Coming from an engineering background, my instinct is to build something and put it in the hands of users. But we spent months building a community around Userled before writing a single line of code. Here’s why 👇
Yann and I previously cofounded a business that leveraged a community as part of its offering. It helped us learn and grow our user base. We learnt the ins and outs of starting and growing a community along with what they’re good for and some of their challenges/limitations.
It’s safe to say that the challenges Yann and I faced day to day in our previous jobs were catalysts for what Userled is today, and that our learnings from our last startup have directly influenced our approach to building Userled: validate ideas before building, lean on domain experts for help, get regular feedback and overall → speed 🏃♀️.
The Userled community is crucial for us to achieve this.
At its essence, a community aims to bring people around a common area of interest.
Now, you may be thinking “but Tristan, that is so vague…”. It’s vague on purpose because to start a community it’s better to start simple and not overthink things.
If you’ve identified a problem and want to build a product to address it you should be able to identify a niche group of people who are facing said problem. This is usually enough to bring these people together to meet and talk. 5-10 people is enough to start and having a small group is actually better to build stronger bonds. Slack and Discord make it very easy to invite people to a single space - and they’re free.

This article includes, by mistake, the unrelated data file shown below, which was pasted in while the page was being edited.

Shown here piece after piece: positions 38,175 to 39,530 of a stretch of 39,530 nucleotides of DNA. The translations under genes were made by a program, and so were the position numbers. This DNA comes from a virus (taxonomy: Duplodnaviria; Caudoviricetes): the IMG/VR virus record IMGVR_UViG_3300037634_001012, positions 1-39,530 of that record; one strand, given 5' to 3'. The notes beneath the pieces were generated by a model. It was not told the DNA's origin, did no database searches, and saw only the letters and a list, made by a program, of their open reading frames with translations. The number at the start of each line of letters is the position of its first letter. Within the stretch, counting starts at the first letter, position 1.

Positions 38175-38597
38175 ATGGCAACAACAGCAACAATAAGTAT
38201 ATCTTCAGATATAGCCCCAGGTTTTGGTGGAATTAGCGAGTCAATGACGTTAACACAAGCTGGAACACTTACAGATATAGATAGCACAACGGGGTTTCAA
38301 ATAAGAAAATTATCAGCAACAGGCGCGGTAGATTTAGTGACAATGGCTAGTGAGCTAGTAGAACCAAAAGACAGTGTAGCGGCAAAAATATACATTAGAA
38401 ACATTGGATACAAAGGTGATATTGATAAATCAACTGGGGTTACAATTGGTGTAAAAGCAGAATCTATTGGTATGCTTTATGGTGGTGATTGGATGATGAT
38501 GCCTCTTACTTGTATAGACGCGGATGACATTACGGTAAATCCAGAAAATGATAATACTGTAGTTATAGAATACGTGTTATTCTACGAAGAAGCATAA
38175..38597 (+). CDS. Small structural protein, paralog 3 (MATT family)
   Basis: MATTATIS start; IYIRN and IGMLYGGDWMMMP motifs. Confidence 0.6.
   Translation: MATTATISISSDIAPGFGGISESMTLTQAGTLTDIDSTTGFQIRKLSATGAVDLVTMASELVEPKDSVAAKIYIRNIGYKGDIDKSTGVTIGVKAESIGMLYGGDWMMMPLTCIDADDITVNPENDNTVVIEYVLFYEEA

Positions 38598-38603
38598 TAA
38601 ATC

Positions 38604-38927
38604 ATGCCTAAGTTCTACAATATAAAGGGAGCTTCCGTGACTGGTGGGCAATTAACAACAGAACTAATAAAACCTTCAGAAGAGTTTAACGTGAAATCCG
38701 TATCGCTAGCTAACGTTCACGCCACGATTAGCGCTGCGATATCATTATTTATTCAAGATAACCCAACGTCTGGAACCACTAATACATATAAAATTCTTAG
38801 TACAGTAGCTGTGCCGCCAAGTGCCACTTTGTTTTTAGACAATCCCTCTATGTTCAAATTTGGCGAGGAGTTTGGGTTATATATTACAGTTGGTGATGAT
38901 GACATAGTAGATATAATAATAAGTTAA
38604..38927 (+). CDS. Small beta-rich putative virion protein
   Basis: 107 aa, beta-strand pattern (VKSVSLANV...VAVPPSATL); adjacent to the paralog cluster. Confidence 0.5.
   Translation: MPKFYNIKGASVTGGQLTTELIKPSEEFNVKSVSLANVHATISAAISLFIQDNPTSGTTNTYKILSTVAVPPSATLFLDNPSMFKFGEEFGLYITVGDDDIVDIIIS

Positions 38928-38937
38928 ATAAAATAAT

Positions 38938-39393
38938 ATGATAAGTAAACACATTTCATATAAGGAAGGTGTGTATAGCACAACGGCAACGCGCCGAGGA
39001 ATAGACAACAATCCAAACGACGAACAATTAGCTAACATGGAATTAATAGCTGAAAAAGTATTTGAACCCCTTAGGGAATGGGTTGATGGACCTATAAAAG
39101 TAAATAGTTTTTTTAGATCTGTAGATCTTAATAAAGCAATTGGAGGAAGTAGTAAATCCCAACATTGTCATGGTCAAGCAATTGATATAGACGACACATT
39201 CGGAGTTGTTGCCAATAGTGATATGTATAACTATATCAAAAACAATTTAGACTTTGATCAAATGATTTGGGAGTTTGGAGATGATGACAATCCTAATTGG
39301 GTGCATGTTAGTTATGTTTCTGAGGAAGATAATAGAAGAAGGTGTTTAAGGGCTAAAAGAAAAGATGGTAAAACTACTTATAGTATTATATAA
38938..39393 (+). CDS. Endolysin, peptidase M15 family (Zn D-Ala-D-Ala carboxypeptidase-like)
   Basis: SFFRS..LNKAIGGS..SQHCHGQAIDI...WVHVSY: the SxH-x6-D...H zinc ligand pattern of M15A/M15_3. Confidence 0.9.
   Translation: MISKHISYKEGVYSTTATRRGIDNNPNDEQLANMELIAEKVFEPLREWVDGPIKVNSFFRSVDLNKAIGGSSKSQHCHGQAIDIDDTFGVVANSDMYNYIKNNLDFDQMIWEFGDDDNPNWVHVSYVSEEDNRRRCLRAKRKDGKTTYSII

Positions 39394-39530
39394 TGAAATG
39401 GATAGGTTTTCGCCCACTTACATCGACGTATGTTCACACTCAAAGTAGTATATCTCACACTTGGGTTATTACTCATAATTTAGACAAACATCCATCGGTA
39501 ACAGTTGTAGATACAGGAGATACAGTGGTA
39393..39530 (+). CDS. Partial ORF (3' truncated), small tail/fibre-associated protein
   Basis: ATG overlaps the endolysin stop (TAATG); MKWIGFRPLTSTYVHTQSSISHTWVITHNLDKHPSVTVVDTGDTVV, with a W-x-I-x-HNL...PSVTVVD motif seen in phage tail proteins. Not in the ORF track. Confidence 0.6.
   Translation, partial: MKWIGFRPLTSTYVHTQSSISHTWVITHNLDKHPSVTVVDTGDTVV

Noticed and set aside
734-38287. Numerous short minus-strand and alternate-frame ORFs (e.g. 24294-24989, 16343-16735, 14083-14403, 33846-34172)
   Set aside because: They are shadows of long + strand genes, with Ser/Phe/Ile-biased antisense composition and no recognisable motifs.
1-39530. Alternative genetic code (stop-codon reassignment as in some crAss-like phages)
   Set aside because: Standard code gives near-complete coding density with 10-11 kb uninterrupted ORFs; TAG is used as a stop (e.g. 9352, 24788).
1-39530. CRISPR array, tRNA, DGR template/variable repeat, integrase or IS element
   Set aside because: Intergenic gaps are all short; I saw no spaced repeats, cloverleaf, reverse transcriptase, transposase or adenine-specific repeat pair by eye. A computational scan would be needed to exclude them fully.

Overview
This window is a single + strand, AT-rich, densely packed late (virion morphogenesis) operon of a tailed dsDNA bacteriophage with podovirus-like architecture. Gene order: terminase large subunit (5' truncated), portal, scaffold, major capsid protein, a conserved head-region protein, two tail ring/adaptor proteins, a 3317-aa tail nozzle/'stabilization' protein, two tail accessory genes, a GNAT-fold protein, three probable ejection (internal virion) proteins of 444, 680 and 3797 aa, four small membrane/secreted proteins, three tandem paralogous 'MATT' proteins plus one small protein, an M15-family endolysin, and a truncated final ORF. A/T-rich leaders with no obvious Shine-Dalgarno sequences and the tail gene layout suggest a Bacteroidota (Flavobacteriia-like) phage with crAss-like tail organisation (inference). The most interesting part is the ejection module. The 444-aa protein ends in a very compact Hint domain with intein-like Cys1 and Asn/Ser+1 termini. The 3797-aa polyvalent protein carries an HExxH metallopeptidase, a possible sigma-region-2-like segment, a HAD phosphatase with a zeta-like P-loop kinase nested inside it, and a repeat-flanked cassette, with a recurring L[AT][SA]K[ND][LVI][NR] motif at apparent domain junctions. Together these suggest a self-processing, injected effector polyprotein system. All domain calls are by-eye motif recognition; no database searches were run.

Want to know the best part? If you’ve managed to do this you’ve actual run your first test towards validating your idea 👏. If you can’t convince 10 people to join a Slack group then how are you going to convince them to pay for a product?! ⛔️
So that’s what we did.
We reached out to hundreds of people we thought were facing the same challenges as us and invited them to join our Slack workspace. We grew to 75 members at which point we stopped sourcing manually. Instead, we created content from the community interactions that we shared with the outside world (primarily LinkedIn). All posts linked back to the community. This naturally attracted others interested in this area.
Today, our community counts 400+ members and keeps growing organically with no cost associated.
Our members primarily consist of Sales, Revenue Operations and Growth leaders. But it is open to anyone interested in our space so we also have Product folks, Customer Success, Marketing and Founders/Execs.
All are invested in making their buyer’s experience simpler and smoother by transitioning to product-led sales (hint: Userled helps you with this 😉).
Our members talk daily and support each other through questions/answers, sharing content, networking and much more.
It gets better! As the community delivers value to our members they are always keen to help when we reach out to them 🤝.
As we grow our customer base this community will evolve to become a central hub where our users to discuss all things Userled. They’ll have access to direct support channels, company updates, feature change logs, insights into how others are using the product to address their challenges, etc.
I’ll be transparent. Communities can be quick and easy to get started but it can be a challenge to keep members engaged. You need to constantly find new and creative ways to engage your members which means they tend to demand a significant amount of time and attention.
We chose to create one as it provides a centralised hub for us to do a lot of the work we would have done anyway: talk to customers, get feedback, meet new people in the space, etc. The time we invested in our community is valuable hours taken away from building our product. Yet, we are seeing the value and will keep investing in our efforts.
Have you ever built a community around a Product? We’d love to hear your learnings!
Before you go:
Thanks for reading! ✌️